Monday, October 8, 2012

OK, this is gonna be a long post.  I've been doing little else (much to my family's dismay) around my house not related to putting this outfit together.  I haven't been posting or writing up anything, but I have been taking pictures all along the way of the progress.

As I didn't have a patter with which to begin construction of this garment, I had to draft my own.  I started with a simply three piece "guess" at the shape.  I took measurements of my waste and chest and sketched out a guess at what the shape would look like.  As you can see, it doesn't fit all that well.  After this mockup was done I tweaked it a bit here and there, added a center back seam to take in some of the hollow back and better shape my widening mid section.

I took a marker to the mockup to determine where I wanted the neck opening.  I was trying to follow my initial concept sketch as much as possible, but as you can see my shoulders slouch rather significantly and I was afraid that the weight of the sleeves would pull at the neck opening too much.  I made the neck opening a slight bit smaller than I had previously planned as a result.

After tweaking and remaking the mockup a few times I ended up with a pattern I was satisfied with.  Next step was to trace the pattern to a piece of cardboard for posterity and aid in planning the slashes.  Again using my concept sketch I tried to match the slashes as much as possible to the drawing.

The pattern is two sided.  One side has horizontal slashes and the other vertical.

Beginning construction of the lining.  I figured I would do the lining first, as I usually do, so that any small changes needed can be done and the pattern can be tweaked without impacting the outside higher quality fabric.  At this point I was rather satisfied with the shape, fit and appearance.  This is two layers of linen.  The inside layer was a medium weight blue and the next layer was a heavy weight.  I figured that I would have a lot of weight of wool on the outside.  The wool would be significantly slashed and of little use in the way of support so I added this extra layer of linen to help hold the structure of the garment better.  I simply flat-lined them and assembled them as if they were one piece.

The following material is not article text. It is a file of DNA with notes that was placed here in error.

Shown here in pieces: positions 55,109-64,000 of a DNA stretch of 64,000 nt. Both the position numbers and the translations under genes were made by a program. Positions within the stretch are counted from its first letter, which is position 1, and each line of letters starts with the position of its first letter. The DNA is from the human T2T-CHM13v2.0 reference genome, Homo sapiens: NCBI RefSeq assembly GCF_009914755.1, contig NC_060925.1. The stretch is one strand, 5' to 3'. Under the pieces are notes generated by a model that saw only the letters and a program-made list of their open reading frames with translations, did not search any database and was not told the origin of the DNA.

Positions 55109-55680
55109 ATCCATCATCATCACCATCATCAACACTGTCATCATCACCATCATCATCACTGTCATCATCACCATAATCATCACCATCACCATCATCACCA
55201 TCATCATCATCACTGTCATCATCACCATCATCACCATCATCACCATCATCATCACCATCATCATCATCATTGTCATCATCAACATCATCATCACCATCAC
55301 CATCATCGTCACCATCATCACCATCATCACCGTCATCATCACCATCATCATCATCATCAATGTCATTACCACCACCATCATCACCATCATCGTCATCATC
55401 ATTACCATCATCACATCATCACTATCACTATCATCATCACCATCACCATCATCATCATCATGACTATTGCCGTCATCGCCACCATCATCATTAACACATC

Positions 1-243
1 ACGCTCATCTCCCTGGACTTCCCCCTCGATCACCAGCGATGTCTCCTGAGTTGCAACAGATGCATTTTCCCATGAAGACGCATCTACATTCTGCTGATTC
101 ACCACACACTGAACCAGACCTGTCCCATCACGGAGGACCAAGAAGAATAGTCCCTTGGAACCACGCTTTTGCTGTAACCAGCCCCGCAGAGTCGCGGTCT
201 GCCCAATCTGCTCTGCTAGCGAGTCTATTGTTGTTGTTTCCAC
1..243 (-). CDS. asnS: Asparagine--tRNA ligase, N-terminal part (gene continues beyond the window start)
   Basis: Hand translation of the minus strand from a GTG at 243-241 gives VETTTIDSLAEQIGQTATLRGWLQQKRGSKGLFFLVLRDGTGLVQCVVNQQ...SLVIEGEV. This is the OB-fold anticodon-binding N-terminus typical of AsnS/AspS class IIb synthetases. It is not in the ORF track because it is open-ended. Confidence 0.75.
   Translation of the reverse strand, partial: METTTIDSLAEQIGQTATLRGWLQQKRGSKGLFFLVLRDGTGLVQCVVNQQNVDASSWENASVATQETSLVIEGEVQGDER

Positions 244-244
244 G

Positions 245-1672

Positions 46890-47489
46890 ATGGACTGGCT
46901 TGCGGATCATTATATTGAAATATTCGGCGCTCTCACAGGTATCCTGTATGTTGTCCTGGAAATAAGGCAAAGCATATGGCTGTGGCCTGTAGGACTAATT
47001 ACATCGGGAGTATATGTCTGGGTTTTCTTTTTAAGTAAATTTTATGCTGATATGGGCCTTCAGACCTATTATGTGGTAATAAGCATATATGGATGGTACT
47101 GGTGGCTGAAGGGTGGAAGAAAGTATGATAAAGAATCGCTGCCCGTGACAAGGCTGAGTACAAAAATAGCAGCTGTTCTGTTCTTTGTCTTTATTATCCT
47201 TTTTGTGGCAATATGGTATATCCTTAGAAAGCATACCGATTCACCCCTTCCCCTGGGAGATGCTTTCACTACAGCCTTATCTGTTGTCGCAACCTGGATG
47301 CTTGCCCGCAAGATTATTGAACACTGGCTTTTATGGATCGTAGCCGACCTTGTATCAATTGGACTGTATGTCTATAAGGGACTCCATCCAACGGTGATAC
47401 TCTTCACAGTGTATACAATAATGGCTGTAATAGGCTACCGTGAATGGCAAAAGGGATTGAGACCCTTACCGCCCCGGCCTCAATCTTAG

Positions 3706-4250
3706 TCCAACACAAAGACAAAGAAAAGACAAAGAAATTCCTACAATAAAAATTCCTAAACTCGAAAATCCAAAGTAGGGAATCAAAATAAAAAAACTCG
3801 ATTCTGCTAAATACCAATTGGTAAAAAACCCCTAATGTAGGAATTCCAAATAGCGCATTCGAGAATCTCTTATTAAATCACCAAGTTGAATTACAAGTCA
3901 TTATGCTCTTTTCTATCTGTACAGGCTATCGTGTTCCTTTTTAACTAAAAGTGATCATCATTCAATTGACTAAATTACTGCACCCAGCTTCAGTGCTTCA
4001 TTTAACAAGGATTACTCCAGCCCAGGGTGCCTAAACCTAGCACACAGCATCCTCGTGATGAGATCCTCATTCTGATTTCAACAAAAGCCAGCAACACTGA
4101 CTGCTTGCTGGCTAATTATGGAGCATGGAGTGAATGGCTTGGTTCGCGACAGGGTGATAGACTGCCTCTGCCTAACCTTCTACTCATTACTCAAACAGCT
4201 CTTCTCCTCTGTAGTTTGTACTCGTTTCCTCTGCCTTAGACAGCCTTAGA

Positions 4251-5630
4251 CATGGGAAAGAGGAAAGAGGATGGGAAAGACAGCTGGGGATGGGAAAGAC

You can see here that I added the center seam in the back.  While I would need to do this on the outside because of the two colors of wool, the inside layer may not at first be seemed as necessary.  I found that the back puckered a bit and I wanted a more fitted construction.  When I tighten up the front the hollowed out back section fits better on this model than on the mock-up.

Always fearful, I wanted to try the the look wit the sleeves attached.  I simply pinned on a sleeve to make sure that I was OK with the shape, size and drape of the shoulder.

So far so good, but I began noticing from this point forward that I have an unusual posture.  Doctors  have told me that.  I have back problems because of it.  Oh well.  The other think I noticed was that, yes the sleeves are heavy.  They pull quite significantly on the shoulders and change the shape and structure of the chest layer.  I'll have to do something about that when I reinforce the neckline and attache the sleeves.

OK, you might have thought that I worked this part out already, but nope.  I had this grand image in my head (for about three years I guess) of this big puffy Peacock outfit.  I knew the colors, the shape and the style, but didn't really put pen to paper to finalize the look.  here I took my simply concept sketches and some of my kids water color paints to try and mockup up color layout.  I wasn't looking for detail here.  I'm a better painter than this image shows.  I was simply looking for a quick layout to determine the placement and balance of the colors from top to bottom.